You should note that I’m speaking here of the homeless people who have adopted living on the street as their way of life. I’m not speaking of people who recently became homeless for this or that reason, who are in a state of shock, who are desperate for help, or the young runaways. That group of homeless people can be helped, if they are reached quickly enough. They are the people the shelters like Florida Keys Outreach Coalition and Samuel’s House in Key West have a real chance of returning to mainstream living. Yet these are not the people Key West proper is trying to move to Stock Island. It’s the long-term street people some permanent Key West residents want to move to the connecting Island – the vagrants, the bums.
But, I argue, these are the people who really add an element of harmless interest and charm to the daily excursions for tourists and residents alike. They are a significant part of what makes Key West, Key West!
If you're at the Aids Memorial, you'll see a group of them playing bocci ball across the street, a few loitering at the African Cemetery and others might be seen playing cards at Higgs park under the shelters. Many have their Social Security Checks, retirement checks and VA benefits sent to a PO Box at the Key West main post office and do their best to survive off that amount. Many are military veterans, and I personally think they've earned their right to drift from town to town. Meanwhile, others collect similar monies and supplement their incomes with "real" jobs sweeping streets, waiting tables or otherwise working in the service industry.
In case you're still concerned, Key West authorities continually arrest vagrants for "quality of life" offenses; aggressive panhandling, trespassing, fighting (they typically do this amongst themselves due to territorial battles [who sleeps where] or because they're accusing one another of cheating at a game of Chess), public intoxication (if you give money to one of the vagrants, chances are he/she is going to buy alcohol), defecating on public property and using home owners' outdoor showers and electricity. Interestingly, the Obama administration's stimulus funds of 2010 provided $813,000 in financial assistance…putting more police on the beat to help patrol public beaches, parks and homeless hangouts. That's stirred a bit of controversy among the homeless population who feel they are being targeted, especially with regards to the open-container law that isn't enforced on tourists but gets bums (most of whom are just sitting around chiding one another about nonsense) tossed into jail and fined...which ultimately means they have to stay in jail longer because they can't pay the fine.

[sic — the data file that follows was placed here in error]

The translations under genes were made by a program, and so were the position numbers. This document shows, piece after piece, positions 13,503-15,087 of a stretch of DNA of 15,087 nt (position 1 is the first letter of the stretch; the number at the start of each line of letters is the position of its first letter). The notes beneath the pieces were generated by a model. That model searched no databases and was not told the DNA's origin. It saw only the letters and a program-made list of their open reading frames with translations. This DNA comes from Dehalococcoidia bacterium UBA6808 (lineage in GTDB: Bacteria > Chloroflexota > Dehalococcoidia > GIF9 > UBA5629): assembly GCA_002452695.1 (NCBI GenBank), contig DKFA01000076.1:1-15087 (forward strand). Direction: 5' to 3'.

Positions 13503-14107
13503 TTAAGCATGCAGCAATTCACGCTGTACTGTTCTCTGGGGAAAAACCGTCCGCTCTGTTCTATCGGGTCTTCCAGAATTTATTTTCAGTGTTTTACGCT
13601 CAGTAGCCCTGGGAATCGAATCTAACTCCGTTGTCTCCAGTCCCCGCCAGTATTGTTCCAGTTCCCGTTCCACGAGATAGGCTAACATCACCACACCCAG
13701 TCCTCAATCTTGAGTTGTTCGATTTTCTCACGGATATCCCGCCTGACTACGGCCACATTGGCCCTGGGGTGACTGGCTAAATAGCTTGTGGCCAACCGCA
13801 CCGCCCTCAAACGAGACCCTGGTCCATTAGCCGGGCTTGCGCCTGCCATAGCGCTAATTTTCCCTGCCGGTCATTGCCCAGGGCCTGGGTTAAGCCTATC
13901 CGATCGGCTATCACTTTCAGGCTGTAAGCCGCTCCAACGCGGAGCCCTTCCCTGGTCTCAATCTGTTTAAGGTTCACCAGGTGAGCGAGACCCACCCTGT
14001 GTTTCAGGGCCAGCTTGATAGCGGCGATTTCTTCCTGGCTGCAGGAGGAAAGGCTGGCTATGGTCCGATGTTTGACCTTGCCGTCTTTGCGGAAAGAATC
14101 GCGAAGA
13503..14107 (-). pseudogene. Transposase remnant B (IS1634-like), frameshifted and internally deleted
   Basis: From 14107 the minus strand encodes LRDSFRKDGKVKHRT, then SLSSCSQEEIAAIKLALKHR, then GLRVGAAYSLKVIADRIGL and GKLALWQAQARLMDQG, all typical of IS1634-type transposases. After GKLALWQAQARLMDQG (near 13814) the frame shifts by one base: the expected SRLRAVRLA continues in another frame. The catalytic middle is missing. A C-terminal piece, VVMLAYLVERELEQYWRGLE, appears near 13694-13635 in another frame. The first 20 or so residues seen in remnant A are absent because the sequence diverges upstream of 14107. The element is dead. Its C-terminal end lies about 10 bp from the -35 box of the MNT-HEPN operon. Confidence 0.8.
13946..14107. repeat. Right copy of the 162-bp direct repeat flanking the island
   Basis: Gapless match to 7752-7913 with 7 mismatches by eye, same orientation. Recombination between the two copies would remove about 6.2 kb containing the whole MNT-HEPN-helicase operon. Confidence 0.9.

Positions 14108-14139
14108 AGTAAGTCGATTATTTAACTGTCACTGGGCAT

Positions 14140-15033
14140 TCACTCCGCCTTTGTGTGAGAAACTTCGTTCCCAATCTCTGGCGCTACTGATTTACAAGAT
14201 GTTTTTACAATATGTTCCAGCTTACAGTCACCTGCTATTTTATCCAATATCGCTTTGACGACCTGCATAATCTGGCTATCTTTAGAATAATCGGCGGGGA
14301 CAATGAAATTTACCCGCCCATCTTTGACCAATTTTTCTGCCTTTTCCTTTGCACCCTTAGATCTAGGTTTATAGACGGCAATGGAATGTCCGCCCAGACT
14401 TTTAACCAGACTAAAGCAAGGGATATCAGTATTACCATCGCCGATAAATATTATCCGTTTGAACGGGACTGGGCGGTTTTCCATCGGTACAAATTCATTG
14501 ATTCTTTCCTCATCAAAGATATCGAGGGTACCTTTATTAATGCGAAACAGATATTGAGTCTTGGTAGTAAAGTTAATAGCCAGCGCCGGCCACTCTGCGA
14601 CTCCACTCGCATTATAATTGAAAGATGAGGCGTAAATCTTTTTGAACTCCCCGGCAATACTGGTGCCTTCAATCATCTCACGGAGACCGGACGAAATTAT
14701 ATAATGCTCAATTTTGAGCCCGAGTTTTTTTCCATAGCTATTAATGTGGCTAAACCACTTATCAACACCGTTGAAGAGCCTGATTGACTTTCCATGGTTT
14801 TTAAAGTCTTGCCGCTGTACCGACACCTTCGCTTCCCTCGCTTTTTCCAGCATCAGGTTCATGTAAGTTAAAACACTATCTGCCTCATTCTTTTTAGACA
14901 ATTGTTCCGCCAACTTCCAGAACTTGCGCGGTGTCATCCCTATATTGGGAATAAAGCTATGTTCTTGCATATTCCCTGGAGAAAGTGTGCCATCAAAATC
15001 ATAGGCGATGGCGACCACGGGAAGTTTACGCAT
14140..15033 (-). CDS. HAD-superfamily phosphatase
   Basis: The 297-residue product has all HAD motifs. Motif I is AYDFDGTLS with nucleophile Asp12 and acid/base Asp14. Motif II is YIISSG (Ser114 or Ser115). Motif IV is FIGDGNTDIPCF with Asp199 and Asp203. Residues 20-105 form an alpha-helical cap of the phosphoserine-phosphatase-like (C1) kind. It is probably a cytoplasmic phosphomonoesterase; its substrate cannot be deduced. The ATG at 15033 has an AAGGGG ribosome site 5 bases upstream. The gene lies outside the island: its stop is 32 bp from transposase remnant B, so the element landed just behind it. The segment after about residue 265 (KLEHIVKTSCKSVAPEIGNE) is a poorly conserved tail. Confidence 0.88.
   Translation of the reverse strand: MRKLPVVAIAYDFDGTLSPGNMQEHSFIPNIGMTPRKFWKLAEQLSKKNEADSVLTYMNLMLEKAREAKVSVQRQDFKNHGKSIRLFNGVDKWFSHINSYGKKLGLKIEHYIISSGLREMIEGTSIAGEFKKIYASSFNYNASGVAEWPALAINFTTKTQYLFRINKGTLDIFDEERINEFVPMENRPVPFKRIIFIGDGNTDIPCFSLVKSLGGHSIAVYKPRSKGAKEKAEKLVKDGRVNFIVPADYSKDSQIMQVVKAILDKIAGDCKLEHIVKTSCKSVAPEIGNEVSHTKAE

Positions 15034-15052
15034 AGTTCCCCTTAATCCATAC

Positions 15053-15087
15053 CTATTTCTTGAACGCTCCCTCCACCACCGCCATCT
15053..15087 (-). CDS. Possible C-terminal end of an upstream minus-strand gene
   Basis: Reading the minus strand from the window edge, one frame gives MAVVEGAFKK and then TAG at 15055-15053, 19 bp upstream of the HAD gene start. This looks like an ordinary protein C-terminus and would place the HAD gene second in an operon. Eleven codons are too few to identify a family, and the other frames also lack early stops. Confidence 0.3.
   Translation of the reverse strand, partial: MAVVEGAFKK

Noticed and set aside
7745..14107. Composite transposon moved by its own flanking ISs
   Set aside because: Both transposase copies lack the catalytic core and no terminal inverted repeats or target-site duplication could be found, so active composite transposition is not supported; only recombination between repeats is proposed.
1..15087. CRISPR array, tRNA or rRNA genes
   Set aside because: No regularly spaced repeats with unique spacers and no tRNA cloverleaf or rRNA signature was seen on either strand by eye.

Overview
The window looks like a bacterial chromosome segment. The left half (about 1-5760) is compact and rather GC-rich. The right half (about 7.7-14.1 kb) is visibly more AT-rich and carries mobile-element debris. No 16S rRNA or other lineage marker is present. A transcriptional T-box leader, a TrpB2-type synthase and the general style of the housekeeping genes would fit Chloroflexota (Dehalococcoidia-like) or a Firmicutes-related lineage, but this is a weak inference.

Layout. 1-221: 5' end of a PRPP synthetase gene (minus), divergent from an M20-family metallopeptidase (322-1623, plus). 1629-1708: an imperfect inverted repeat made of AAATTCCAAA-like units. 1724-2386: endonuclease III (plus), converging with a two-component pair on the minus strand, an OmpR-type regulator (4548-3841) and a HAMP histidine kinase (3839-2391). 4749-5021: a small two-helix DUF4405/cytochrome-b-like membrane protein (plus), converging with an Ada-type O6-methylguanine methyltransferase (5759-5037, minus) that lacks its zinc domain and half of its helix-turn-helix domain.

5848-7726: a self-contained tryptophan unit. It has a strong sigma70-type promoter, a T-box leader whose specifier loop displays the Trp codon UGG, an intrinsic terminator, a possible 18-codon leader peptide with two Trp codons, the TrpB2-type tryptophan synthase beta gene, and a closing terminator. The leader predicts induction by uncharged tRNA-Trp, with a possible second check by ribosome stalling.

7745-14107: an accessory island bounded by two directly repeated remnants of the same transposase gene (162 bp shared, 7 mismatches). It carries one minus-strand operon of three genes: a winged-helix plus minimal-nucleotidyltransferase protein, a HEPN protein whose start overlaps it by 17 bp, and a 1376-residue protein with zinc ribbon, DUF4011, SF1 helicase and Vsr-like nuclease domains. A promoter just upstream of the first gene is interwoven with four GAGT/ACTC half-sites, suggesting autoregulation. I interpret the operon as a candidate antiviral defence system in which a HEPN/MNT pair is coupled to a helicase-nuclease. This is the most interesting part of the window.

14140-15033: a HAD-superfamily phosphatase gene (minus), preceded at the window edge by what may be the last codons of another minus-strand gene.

Still, in efforts to avoid a title such as "Meanest City for Homeless," Key West is working to provide help rather than a ride to county jail. However, compassion can only go so far. While many of the homeless suffer from mental illness and addictions, police have no choice but to deal with those who blatantly break the law and cause disruptions.
Bottom line, don't let the "bums" intimidate you! Ride your bikes, swim on the beach and enjoy your visit. If you have dinner and don't eat it all, consider having it put in a doggy bag, and as you walk back to your car or are strolling by the beach toward your hotel or condo, hand the bag to one of the vagrants. Even though they didn't ask for it, they will be ever so grateful. Don't make a big show; just hand it to him/her and continue on your merry way. You'll feel good, and they'll have a nice bite to eat that night without having to dip into their meager finances.
After all, the joy of your visit to Key West is all about the vibe anyway, right? Just go with it and ride the wave of good karma!